AIHA was diagnosed on the basis of two criteria: clinical evidence of hemolysis and presence of antibodies directed against red blood cells (RBCs). Clinical signs of hemolysis were rapid development of anemia, icterus, indirect bilirubinemia, reticulocytosis and maintained RBC lineage in the bone marrow. Anti-RBC antibodies were demonstrated by positive direct antiglobulin test (DAT), presence of warm or cold agglutinins.
ITP has been displayed by hemorrhagic syndrome, thrombocytopenia and sufficient amount of megakaryocytes in the bone marrow. Because of absence of a sensitive and specific test for antithrombocytic antibodies, ITP remains a diagnosis of exclusion, in lack of another likely explanation for the thrombocytopenia . FES was characterized by simultaneous manifestations of immune hemolysis and thrombocytopenia, provided preserved RBC and megakaryocyte lineages in the bone marrow. PRCA and IN were diagnosed on the results of clinical, hematologic, immunologic and bone marrow findings. Table 1 shows the distribution of CLL patients according to the IC type.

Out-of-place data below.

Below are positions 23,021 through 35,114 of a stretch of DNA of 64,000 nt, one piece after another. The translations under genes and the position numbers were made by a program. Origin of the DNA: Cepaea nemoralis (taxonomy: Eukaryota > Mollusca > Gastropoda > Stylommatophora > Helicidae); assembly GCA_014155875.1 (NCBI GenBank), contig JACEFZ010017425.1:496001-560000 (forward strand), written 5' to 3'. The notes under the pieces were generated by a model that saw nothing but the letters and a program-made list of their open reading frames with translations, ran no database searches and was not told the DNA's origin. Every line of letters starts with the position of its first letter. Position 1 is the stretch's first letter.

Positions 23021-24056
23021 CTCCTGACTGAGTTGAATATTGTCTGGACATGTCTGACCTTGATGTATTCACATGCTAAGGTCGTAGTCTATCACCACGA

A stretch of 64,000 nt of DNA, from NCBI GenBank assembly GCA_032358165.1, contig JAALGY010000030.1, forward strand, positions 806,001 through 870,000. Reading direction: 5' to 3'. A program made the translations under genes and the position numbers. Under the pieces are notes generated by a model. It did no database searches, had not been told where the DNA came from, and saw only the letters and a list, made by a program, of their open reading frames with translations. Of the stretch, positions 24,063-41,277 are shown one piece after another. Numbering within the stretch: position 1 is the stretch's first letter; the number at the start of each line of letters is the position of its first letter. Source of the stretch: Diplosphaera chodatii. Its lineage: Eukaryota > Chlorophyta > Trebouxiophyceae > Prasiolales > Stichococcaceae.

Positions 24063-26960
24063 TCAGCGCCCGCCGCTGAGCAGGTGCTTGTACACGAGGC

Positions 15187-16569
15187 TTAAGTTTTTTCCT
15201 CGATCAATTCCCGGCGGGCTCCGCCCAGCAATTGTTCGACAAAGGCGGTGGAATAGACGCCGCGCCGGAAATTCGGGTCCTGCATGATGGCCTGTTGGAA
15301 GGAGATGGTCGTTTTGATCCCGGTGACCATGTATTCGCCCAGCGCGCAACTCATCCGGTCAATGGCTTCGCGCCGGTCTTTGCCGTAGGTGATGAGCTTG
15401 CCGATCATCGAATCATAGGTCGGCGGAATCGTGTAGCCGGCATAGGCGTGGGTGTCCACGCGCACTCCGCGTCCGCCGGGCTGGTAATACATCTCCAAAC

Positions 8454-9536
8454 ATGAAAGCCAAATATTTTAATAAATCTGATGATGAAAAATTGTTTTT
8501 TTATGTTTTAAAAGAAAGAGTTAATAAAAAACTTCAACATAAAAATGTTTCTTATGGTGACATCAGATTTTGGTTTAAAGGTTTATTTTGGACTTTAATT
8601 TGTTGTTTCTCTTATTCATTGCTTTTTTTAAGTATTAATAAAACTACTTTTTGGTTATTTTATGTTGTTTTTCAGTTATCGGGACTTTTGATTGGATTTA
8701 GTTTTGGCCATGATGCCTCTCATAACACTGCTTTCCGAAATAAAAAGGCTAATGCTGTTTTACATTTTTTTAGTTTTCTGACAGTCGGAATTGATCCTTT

Table 1. Distribution of CLL patients according to IC type
58 patients underwent medicamentous therapy, 25 patients underwent splenectomy. The following treatment schemes were used: COP (cyclophosphamide, vincristine, prednisolone); CHOP (cyclophosphamide, doxorubicin (hydroxyl daunorubicin), vincristine, prednisolone); R-COP (rituximab, cyclophosphamide, vincristine, prednisolone), R-CHOP (rituximab, cyclophosphamide, vincristine, doxorubicin, prednisolone). Splenectomy had been performed by standard surgical technique after appropriate vaccination.